(Health Secrets Newsletter) Alpha lipoic acid, or ALA, is a potent and versatile antioxidant that also serves to convert blood sugar into metabolic energy. In addition, recent research has shown lipoic acid’s power to help repair nerve damage and possibly protect against Alzheimer’s and declining vision. There are many more health issues helped by ALA than most of us know.
January 11, 2012
The more ALA is researched, the more it appears to be a miraculous substance that is easy to supplement since it’s so widely available. ALA is also useful for detoxing or as a preventative or remedy for many maladies.
The latest research: using alpha lipoic acid for neuropathy
Lipoic acid has been clinically tested on patients suffering from neuropathy, a disease manifesting from damaged nerves. though usually associated with diabetes, neuropathy can manifest from other sources and is often confused with fibromyalgia, MS or even rheumatoid arthritis.
The latest sources of neuropathy include adverse effects from “new and improved” antibiotics. It seems antibiotics can cause more damage than just destroying the intestinal tract’s level of good bacteria. There are forums and social network pages devoted to posting comments and videos of some seriously debilitating neurological conditions after antibiotic therapy.
If you use antibiotics at all, or if someone is suggesting you do, do some research to find out which antibiotics cause the most harm, and the extent of serious harm they can cause. Fluoroquinolone type antibiotics are among the worst.
Trials using lipoic acid for neuropathy therapy have been conducted jointly in Russia and Israel. This research concluded that neuropathy sufferers experienced considerable relief from pain throughout the body as well as relief from numbness, tingling, dizziness and loss of balance.
Oddly, the best results were obtained on the lowest dose of 600 milligrams daily, compared to doses of 1200 mgs and 1900 mgs.
Currently there are new formulas specifically for neuropathy victims that include ALA and highly potent versions of B1, B6, and B12, which combine synergistically with ALA to further help restore nerve damage and alleviate aggravating symptoms.
ALA as a potent antioxidant
Unlike most other antioxidants, ALA functions in cellular water or fat. Though it is produced in our bodies, production wanes as we age. So supplementing with ALA is yet another anti-aging strategy.
Another interesting feature of ALA is its abilities to recycle glutathione, considered the master oxidant because it recycles other antioxidants after they are used in capturing free radicals. So the ALA antioxidant even recycles the master oxidant.
That master oxidant glutathione is critical for liver and overall health. Glutathione cannot be introduced into our systems directly because it can’t get past the GI tract. Its normal production from the liver can only be stimulated externally by precursors. So having the ability to recycle glutathione is very helpful for maintaining high glutathione levels.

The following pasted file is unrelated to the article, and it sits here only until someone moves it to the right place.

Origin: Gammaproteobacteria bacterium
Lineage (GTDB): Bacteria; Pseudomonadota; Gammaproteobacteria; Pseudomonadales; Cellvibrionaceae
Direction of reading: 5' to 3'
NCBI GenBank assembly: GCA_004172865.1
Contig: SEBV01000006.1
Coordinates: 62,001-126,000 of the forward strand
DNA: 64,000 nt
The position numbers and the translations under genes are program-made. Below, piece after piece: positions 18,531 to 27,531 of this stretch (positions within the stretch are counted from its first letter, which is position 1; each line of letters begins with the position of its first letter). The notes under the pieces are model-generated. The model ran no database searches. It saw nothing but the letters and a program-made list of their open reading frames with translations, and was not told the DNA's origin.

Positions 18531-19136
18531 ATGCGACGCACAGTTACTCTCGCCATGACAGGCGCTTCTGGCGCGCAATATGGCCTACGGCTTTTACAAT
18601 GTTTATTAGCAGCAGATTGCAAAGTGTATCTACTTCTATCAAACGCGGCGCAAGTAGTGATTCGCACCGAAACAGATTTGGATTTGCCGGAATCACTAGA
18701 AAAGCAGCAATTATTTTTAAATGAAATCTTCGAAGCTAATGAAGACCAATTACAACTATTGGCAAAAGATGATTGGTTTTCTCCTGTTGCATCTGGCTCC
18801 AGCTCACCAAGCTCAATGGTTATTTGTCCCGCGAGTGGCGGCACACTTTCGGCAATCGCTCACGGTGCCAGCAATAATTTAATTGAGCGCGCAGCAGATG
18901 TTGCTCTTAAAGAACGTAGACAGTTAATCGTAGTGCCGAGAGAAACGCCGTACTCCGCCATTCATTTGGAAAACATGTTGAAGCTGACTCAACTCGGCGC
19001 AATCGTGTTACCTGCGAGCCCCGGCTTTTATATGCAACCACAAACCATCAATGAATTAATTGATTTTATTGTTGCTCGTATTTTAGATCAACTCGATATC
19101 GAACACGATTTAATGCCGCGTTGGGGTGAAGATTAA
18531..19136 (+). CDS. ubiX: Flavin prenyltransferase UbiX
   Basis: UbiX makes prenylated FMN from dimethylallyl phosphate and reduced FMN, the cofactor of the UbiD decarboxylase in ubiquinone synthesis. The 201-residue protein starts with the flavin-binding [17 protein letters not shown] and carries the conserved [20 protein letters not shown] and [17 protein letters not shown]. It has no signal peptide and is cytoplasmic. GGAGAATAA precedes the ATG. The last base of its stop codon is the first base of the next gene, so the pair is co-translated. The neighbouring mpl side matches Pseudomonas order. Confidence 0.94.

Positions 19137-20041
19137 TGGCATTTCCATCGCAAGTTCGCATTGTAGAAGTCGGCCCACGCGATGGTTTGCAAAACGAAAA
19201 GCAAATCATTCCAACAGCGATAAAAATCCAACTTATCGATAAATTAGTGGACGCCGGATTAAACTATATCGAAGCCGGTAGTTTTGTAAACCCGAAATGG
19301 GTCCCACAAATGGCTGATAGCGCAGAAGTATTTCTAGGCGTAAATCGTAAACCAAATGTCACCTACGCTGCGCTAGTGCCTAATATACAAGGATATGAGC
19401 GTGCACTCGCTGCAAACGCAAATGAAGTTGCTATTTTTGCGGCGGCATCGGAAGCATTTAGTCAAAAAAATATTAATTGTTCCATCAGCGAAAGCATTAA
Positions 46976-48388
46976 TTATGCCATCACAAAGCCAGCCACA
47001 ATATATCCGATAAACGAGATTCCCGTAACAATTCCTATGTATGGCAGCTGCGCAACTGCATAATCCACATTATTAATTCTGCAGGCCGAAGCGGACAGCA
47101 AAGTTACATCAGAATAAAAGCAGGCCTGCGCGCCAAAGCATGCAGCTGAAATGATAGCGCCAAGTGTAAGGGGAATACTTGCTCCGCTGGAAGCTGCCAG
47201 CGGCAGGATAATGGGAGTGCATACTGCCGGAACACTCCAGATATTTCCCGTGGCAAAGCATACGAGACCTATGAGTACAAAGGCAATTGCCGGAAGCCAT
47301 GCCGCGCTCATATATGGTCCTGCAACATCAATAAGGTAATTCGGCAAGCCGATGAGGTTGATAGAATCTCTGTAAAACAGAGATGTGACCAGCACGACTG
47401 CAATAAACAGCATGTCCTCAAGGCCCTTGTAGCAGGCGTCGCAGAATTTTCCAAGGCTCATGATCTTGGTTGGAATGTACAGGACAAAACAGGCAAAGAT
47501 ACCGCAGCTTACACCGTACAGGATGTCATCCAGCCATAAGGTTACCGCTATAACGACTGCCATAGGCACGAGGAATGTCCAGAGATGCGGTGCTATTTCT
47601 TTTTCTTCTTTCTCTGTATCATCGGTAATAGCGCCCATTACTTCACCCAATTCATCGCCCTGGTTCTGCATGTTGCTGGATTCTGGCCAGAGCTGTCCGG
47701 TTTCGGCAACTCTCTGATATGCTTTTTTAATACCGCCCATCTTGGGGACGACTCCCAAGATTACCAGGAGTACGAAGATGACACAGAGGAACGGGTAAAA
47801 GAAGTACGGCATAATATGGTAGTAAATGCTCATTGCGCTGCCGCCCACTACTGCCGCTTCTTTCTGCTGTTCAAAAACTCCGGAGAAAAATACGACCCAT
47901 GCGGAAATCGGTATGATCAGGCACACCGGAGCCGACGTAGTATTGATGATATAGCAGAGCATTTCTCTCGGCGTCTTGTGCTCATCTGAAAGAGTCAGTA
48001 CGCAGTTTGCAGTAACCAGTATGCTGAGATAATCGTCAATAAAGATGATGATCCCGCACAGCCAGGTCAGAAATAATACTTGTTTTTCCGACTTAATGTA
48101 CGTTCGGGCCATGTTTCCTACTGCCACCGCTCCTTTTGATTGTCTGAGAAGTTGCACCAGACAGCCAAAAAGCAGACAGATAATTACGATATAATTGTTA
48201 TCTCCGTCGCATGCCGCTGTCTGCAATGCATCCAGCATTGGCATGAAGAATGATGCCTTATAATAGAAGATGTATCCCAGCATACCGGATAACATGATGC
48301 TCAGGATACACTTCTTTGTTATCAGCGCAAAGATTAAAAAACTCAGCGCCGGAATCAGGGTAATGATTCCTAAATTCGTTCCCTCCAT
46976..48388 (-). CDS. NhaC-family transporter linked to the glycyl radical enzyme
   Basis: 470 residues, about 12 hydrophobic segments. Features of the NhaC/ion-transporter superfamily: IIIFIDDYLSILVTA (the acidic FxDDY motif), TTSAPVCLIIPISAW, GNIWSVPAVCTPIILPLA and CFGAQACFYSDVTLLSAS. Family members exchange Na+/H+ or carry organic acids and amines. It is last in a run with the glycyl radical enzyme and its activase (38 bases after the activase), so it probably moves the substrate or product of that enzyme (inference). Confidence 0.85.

ALA combines synergistically with both glutathione and CoQ10 to maximize free radical protection. As we age, uninhibited free radicals destroy internal tissues and allow bone mass deterioration.
ALA’s ability to penetrate the blood brain barrier and function in fats (the brain is composed of mostly fatty tissue) has helped repair stroke victim’s brain damage. It also shows promise for protecting against and repairing neuropathy from injuries, diabetes, or other toxic pharmaceuticals besides antibiotics.
Since ALA functions in cellular fats as well as cellular water or serum, ALA eye penetration has enhanced the vision of people with glucoma, and it seems to slow cataract growth and retinal deterioration.
There is plenty of research proving ALA’s protection of the liver, the under appreciated organ responsible for cleaning our human housing. A good deal of low energy symptoms come from toxically overburdened and weakened livers.
ALA is even more than an antioxidant
ALA converts blood glucose into energy on a cellular level. This contributes toward leveling out blood sugar. A corollary to this comes from recent research. That corollary involves metabolic syndrome, type 2 diabetes and poor coronary health. The research found that ALA supports insulin sensitivity and heart related endothelial function.
Even bone health is aided by ALA’s ability to suppress osteoclast cell production, which affects bone quality and mass. It’s not unusual for some commercial chelation products to be mixed into ALA, because ALA alone has heavy metal chelation capabilities.
It’s obvious that ALA is a full spectrum supplement covering a wide range of health issues. ALA works synergistically with the B vitamins and vitamins C and E, and other antioxidants.
To sum it up, ALA chelates heavy metals, balances blood sugar and insulin sensitivity, adds to bone density and cardiovascular health, protects the liver, offers cataract protection, restores the master antioxidant while capturing free radicals itself, and protects against and repairs nerve damage. Who could ask for anything more?
Cautions: Dosages used in testing ranged from 300 to 1800 mgs per day. Those who are on blood pressure or diabetes meds are cautioned to monitor themselves through their health care professionals. There are no long term studies with ALA on pregnant or nursing women.
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